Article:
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Psychotherapy & Counseling

At Susan Weltner-Brunton, Ph.D. & Associates, we offer a range of psychotherapy and counseling services. The terms psychotherapy (often called “therapy”, for short) and counseling are often used interchangeably. Both are types of collaborative helping relationships. The term “psychotherapy” usually refers to a longer-lasting treatment relationship that includes a focus on the process of change while the term “counseling” usually refers to a more supportive, directive, and shorter-lasting relationship.   To be clear, we do both! While we are trained in a wide range of approaches and techniques, we believe certain common factors are essential for success in any therapeutic relationship. They include an accepting, non-judgmental tone, a good working relationship between client and therapist, and employing personal strengths to overcoming adversity. Some people are interested in what specific approaches we have been trained. Here is a primer of the approaches we employ most:

Cognitive Behavior Therapy:

This approach focuses on helping the client to understand the relationships between thoughts, feelings, and behaviors. Goals might include promoting more positive “self-talk”, improving mood, coping with stress or anxiety, or reducing unwanted behaviors.

​Parent Counseling: 

One or both parents will meet with the therapist to discuss problems related to child-rearing. This approach often includes education about child development, guidance in trying different parenting techniques, and efforts to promote better parental communication and collaboration.

Positive Psychology 

This approach helps clients capitalize on their personal strengths, increase optimism, resilience, and purpose-driven life.

Mindfulness and Stress Reduction:

Mindfulness and other stress-reduction techniques can be incorporated into most forms of psychotherapy or counseling. Mindfulness involves learning how to pay attention to the here and now without getting distracted by self-criticism. Training in breathing and muscle relaxation techniques may be included.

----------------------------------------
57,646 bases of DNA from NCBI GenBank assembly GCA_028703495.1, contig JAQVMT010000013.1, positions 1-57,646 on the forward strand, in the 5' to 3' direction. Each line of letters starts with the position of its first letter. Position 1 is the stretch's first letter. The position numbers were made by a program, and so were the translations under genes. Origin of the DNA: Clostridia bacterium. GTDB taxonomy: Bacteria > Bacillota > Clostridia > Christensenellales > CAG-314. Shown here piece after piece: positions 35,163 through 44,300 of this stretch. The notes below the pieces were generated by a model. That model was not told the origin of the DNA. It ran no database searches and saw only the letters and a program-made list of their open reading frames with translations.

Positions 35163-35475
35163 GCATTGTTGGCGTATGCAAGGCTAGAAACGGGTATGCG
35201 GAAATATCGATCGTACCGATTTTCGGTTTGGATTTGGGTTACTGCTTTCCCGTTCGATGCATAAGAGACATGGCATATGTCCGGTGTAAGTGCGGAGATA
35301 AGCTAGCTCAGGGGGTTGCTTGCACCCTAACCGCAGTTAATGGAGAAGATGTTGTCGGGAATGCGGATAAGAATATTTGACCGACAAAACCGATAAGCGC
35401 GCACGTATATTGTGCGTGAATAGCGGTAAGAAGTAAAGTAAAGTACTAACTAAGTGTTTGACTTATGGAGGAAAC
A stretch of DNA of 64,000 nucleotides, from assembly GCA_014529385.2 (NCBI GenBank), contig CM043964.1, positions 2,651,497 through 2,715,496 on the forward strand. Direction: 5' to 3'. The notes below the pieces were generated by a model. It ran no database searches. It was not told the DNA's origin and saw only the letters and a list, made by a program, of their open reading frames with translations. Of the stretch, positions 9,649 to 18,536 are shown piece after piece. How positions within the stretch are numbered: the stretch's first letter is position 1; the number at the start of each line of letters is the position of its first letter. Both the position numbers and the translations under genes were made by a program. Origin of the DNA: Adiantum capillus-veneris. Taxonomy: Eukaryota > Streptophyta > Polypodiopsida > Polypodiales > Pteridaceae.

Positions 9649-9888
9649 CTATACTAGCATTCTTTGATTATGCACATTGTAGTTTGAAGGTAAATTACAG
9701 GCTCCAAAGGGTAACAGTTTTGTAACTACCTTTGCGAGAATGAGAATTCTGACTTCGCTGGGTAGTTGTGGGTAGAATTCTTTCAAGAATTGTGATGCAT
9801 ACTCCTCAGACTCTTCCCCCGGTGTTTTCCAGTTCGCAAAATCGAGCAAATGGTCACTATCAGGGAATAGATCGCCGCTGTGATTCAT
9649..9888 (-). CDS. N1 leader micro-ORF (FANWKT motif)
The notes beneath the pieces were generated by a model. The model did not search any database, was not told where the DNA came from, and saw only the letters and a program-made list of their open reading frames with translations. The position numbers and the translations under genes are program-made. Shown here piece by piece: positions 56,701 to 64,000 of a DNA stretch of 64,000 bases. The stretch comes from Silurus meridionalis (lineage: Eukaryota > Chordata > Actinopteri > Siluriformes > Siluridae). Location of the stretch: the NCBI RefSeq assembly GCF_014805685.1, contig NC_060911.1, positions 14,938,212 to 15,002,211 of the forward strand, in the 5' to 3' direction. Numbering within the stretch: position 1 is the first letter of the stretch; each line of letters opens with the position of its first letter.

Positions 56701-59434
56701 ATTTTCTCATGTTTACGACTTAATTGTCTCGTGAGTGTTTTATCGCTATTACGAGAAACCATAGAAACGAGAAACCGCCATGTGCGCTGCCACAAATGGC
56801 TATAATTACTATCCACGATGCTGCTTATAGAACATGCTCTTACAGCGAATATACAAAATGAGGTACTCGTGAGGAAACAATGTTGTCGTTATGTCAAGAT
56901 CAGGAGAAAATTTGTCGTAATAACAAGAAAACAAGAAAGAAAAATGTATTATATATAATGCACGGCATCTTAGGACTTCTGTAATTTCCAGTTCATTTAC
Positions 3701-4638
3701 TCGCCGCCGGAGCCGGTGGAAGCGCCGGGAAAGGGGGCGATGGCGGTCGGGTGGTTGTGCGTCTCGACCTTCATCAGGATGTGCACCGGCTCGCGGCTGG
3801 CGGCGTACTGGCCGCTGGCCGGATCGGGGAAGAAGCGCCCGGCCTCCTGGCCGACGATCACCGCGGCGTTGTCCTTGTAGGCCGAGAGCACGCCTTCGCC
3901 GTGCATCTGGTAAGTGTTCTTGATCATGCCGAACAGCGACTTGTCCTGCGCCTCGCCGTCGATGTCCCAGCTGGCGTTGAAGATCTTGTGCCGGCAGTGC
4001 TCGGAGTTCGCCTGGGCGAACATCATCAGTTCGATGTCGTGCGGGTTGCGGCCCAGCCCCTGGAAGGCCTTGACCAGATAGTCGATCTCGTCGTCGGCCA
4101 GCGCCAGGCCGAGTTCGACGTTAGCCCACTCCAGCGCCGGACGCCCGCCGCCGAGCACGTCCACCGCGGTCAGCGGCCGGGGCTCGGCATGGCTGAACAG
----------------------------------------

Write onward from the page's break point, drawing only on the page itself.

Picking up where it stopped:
Family Systems Therapy:

In this approach, the whole family or part of the family will be seen together with the therapist. Through active questioning and observation of interactions in the therapy room, the therapist seeks to understand interaction patterns that might be contributing to problems. Through “homework”, recommendations, and sharing of observations, the therapist seeks to help the family break patterns of behavior they wish to change and to discover a range of possible solutions.

Acceptance and Commitment Therapy:

The goals of this approach include accepting difficult experiences and emotions rather than struggling against them, identifying values, and moving toward living a meaningful life.

Play Therapy

There is a myriad of ways to incorporate play into therapy. We often use play as a means of relating to children within all of the approaches described here. Play can be used to put children at ease while talking, to model, to express feelings, or to communicate ideas that may not be easy to express consciously or directly. If you have questions about the purpose of play in your child’s therapy, please ask your therapist.

Psychodynamic Psychotherapy:

In this approach, the therapist helps the client understand unconscious motivations for behavior and the “purpose” or meaning of unhelpful behavior patterns. The therapist may help the client understand how past traumatic events or past relationship patterns relate to the problems which brought him/her to therapy. The therapist often helps the client notice patterns by observing what happens in the therapy room.

Trauma-Focused Cognitive Behavior Therapy:

This is a form of cognitive behavior therapy that addresses the specific needs of people working to overcome the effects of post-traumatic stress or other difficulties arising from abuse, grief, loss, or other traumatic events.

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